Telomeric double-stranded DNA (dsDNA)-binding proteins in a wide variety of species typically have a single MYB-like DNA binding (MYB) domain at their C-terminus that directly recognizes the telomeric dsDNA in a sequence-specific manner. Deviations from this are found in budding yeast, where telomeric dsDNA is bound by the Rap1 protein with two tandem MYB domains. This deviation can be explained by the atypical telomeric dsDNA sequence (heterogeneous and not GC-rich) in this organism. Another deviation is found in C. elegans, which has a typical telomeric dsDNA (TTAGGC)n, but its genome does not have any TRF-like MYB domain proteins or RAP1-like telomeric proteins.

In a recent study, we identified the two double-strand telomeric DNA-binding proteins (DTN-1 and DTN-2) in C. elegans[8], which are essential for the maintenance of germline immortality. DTN-1/2 have three tandem MYB domains on its N-termini and directly bind to telomeric dsDNA. Further, we have identified the POT-1-binding regions (PBRs) on DTN-1/2’s C-termini and showed that DTN-1/2 serve the direct molecular linkage between telomeric dsDNA and ssDNA.
Preliminarily, we have found that DTN-1/2 have redundant roles in the suppression of the DNA damage response (DDR), while they play opposing roles in the regulation of telomere length. Through the analysis of these factors using a combination of biochemical and cell biology approaches as well as protein crystallography, we will seek to determine how DDR is repressed and how telomere length is maintained in order to describe the evolutionarily conserved mechanisms underlying the regulation of telomerase activity and the ALT pathway.

Reference

  • [1] Shibuya H, Hernández-Hernández A, Morimoto A, Lumi Negishi, Höög C, Watanabe Y.
    MAJIN links telomeric DNA to the nuclear membrane by exchanging telomere cap.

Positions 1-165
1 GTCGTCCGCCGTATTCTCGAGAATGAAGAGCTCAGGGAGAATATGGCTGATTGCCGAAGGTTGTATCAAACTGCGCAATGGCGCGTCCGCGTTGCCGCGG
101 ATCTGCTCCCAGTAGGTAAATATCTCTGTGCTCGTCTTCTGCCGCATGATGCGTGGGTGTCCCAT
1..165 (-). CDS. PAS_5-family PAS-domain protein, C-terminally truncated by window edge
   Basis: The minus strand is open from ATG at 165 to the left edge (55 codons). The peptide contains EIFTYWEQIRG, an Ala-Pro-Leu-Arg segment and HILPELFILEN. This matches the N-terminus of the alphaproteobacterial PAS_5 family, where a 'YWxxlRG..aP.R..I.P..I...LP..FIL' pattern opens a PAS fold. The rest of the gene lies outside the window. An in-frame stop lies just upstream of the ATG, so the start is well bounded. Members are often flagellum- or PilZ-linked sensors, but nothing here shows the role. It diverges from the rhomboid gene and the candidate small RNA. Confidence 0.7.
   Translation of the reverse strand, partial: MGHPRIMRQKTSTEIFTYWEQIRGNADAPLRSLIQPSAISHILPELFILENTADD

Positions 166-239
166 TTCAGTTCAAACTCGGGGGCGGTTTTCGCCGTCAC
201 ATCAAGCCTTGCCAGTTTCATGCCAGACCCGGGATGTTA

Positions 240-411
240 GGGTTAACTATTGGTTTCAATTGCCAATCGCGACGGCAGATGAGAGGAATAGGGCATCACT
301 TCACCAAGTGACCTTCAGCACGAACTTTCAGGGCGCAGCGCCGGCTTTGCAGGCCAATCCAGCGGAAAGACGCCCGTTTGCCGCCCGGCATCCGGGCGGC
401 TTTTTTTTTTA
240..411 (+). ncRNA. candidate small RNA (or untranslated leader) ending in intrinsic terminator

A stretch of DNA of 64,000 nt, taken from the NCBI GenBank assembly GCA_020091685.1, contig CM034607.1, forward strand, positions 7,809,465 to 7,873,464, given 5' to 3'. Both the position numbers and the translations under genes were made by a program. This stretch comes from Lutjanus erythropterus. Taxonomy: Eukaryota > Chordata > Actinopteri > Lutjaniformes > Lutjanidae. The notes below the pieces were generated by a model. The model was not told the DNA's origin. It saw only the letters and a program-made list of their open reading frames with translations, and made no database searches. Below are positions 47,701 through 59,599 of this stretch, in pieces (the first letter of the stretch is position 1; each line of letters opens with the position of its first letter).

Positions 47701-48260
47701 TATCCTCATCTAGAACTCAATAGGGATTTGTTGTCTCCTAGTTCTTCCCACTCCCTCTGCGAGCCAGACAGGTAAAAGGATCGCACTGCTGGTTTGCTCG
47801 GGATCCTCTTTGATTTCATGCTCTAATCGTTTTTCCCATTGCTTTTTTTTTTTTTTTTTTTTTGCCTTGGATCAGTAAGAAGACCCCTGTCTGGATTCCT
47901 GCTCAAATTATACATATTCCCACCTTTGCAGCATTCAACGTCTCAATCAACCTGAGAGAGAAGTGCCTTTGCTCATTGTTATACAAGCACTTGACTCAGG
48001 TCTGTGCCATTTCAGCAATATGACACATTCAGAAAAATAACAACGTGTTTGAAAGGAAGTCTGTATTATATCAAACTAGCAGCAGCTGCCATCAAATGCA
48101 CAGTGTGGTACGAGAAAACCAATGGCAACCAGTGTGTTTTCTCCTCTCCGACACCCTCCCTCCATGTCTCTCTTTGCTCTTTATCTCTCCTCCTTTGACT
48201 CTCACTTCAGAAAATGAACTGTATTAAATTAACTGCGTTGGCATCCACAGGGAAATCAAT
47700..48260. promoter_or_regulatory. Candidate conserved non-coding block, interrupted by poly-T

Cell. 2015
  • [2] Shibuya H, Morimoto A, Watanabe Y.
    The Dissection of Meiotic Chromosome Movement in Mice Using an In Vivo Electroporation Technique.
    Plos Genetics. 2014
  • [3] Shibuya H, Ishiguro K, Watanabe Y.
    The TRF1-binding protein TERB1 promotes chromosome movement and telomere rigidity in meiosis.
    Nature Cell Biology. 2014
  • [4] Morimoto A*, Shibuya H*, Zhu X, Kim J, Ishiguro K, Han M, Watanabe Y (*Equal contributions).
    A conserved KASH domain protein associates with telomeres, SUN1, and dynactin during mammalian meiosis.
    The Journal of Cell Biology. 2012
  • [5] Zhang J, Tu Z, Watanabe Y, Shibuya H.
    Distinct TERB1 domains regulate different protein interactions for meiotic telomere movement.
    Cell Reports. 2017
  • [6] Zhang J*, Fujiwara Y*, Yamamoto S, Shibuya H. (*co-first authors)
    A meiosis-specific BRCA2 binding protein recruits recombinases to DNA double-strand breaks to ensure homologous recombination.
    Nature Communications. 2019
  • [7] Zhang J*, Gurusaran M*, Fujiwara Y*, Zhang K, Echbarthi M, Vorontsov E, Guo R, Pendlebury D, Alam I, Livera G, Emmanuelle M, Wang P, Nandakumar J, Davies O, Shibuya H. (*co-first authors)
    The BRCA2-MEILB2-BRME1 complex governs meiotic recombination and impairs the mitotic BRCA2-RAD51 function in cancer cells.
    Nature Communications. 2020
  • [8] Yamamoto I, Zhang K, Zhang J, Vorontsov E, Shibuya H.
    Telomeric double-strand DNA-binding proteins DTN-1 and DTN-2 ensure germline immortality in Caenorhabditis elegans.
    eLife. 2021
Copyright © Hiroki Shibuya
トップへ戻るボタン